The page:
Rev. James J. Maher, C.M., Niagara University president; Dr. Kyle Mack ’05, founder/CEO, Vivante Advisors; Dr. Mary McCourt, professor of chemistry; Morgan Hildreth ’25, biochemistry student; and Dr. Tim Ireland, provost/VP for academic affairs, at the announcement of a $2,500,000 gift to Niagara.

Niagara University alumnus Michael Kakos, ’60, and his wife, Aimee, have pledged a $2,500,000 gift to establish the Michael J., '60 and Aimee Rusinko Kakos Endowed Chair of Chemistry and to support the compensation and research of Dr. Mary McCourt, professor of chemistry, who will hold that position.

“The extraordinary generosity of Michael and Aimee Kakos will have a tremendous impact on our students and on the groundbreaking research being performed on our campus and in our lab in the Buffalo-Niagara Medical Corridor,” said the Rev. James J. Maher, C.M., Niagara University president. “Dr. Mary McCourt’s expertise in computational chemistry and molecular modeling, cancer-targeted drug design, and structural biology will provide unparalleled opportunities for students to work on solutions to real-world health issues, increase their competitiveness for admission to graduate program in the healthcare professions, and create career pathways for employment immediately after graduation.”

Dr. McCourt joined Niagara’s chemistry, biochemistry, and physics department in 1999. Her areas of research include the development of CholestosomeTM technology and urine-based biomarker analysis for diagnostic screens focused on breast cancer and Alzheimer’s disease. She holds 14 patents for the CholestosomeTM technology, which was developed at Niagara University and is moving toward commercialization. Her recent work with CholestosomeTM has focused on developing therapies for treatment of coronaviruses, in particular COVID-19. This pioneering work was recognized by the Western New York section of the American Chemical Society with its 2020 Jacob F. Schoellkopf Medal.

“Niagara’s commitment to transitioning the chemistry department from an undergraduate institution that conducts research into a research institution that utilizes undergraduates to problem solve and innovate, places it at the forefront of what science-based higher education facilities will need to become in the near future,” said Dr. Kyle Mack, founder and CEO of Vivante Advisors and a member of Niagara University’s Class of 2005. “I’ve spent my professional career as an attorney/scientist representing global pharmaceutical companies on a variety of science-based legal and regulatory matters. Recently, I transitioned into guiding and investing in small pharmaceutical startup companies that are looking to improve people’s lives through the development of novel medications for the treatment of mental health disorders. From my experience, I can attest to you that the research being conducted here, at Niagara University, by Dr. McCourt and her students, is on par with any institution or pharmaceutical company I have been involved with.”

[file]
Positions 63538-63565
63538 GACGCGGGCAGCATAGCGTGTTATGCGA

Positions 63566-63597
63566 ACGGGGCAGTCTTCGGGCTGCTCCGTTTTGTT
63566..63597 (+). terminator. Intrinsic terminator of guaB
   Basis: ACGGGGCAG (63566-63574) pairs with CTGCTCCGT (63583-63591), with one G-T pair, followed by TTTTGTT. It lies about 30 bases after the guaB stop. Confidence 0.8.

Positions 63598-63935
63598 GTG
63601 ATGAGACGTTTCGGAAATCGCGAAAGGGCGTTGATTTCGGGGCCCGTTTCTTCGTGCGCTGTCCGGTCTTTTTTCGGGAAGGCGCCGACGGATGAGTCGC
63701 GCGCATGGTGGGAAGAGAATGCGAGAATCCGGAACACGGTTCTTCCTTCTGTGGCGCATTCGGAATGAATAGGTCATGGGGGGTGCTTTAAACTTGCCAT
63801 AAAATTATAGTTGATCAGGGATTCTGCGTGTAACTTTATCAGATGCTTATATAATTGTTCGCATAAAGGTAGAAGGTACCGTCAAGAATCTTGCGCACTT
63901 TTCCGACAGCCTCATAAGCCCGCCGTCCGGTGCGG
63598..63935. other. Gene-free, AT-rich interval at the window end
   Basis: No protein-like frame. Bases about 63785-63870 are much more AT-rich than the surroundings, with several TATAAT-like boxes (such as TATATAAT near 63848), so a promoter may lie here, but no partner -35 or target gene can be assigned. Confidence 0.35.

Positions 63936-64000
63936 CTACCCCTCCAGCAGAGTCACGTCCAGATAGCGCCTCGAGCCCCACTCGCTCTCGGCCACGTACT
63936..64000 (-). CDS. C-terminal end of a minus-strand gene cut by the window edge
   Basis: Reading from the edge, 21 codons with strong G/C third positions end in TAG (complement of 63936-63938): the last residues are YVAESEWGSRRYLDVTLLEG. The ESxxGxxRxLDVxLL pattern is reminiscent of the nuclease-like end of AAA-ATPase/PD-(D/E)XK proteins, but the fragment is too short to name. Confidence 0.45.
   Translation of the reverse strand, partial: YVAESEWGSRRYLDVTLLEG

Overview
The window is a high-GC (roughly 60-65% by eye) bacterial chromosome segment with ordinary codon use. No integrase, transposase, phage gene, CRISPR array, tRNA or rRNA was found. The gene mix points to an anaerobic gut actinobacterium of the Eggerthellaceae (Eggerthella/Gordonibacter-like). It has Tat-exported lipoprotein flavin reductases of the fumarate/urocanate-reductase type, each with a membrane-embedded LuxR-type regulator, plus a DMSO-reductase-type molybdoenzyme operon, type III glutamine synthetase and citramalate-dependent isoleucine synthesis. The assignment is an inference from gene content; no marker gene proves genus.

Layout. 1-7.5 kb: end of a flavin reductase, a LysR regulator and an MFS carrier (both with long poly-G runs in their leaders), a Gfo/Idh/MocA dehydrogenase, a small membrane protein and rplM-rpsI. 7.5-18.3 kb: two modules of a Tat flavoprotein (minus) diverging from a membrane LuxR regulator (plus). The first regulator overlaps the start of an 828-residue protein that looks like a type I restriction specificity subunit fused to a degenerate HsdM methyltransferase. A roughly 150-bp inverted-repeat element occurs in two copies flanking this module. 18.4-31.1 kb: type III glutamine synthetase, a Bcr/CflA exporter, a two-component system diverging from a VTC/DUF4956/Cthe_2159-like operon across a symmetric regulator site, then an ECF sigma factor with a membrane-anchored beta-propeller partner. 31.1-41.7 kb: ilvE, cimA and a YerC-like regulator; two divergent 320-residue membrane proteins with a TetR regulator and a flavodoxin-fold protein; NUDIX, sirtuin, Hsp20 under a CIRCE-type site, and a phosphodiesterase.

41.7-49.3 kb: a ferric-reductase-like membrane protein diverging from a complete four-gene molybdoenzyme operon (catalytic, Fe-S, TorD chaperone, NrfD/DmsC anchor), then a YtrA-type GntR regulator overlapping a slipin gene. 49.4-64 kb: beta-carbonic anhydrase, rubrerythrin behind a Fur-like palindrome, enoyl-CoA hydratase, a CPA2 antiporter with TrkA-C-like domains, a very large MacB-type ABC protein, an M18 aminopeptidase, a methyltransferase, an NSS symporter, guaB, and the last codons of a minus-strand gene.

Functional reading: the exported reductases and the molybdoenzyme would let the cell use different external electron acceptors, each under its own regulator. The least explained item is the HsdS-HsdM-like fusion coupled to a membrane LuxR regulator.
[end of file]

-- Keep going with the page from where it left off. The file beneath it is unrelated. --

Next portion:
"The faculty and the Vincentian community played a critical role in my education at Niagara University,” said Michael Kakos. “We are proud to establish the endowed chair of chemistry at Niagara University, which will ensure the continued growth and development of science education at Niagara. It will also ensure that students will have support from the faculty as they establish their goals for careers in the sciences."

Kakos started his career as a lab technician, first in the metals division at Union Carbide in Niagara Falls after graduation, then in ceramic tile research for a New Jersey industry laboratory. In 1963, he joined the plastics division at Celanese Corp. in New Jersey. He was named managing director of the company’s European operations and moved to London. After a decade in that position, he launched his own United Kingdom-based company, Resin Express Ltd., a plastic and rubber raw materials distributor. In 1997, he sold the international company, retiring two years later.

“Their generous support is the cornerstone of progress, igniting a scientific legacy at Niagara University that propels curious minds and paves the way for a brighter, more enlightened future,” said Jaclyn Drozd, vice president for institutional advancement. “Their support will drive forward the scientific pursuits and achievements at Niagara University.”

The Kakoses have generously supported Niagara University with a previous gift of $250,000 to establish a laboratory that bears their name in the university’s B. Thomas Golisano Center for Integrated Sciences. They also established an endowed scholarship for Niagara students who participate in the university’s study-abroad program.

The Kakos' gift is part of Niagara University’s Powering Transformation campaign, which now stands at more than $119,700,000 toward a goal of $125,000,000. This endowed chair position is one of seven created from the campaign.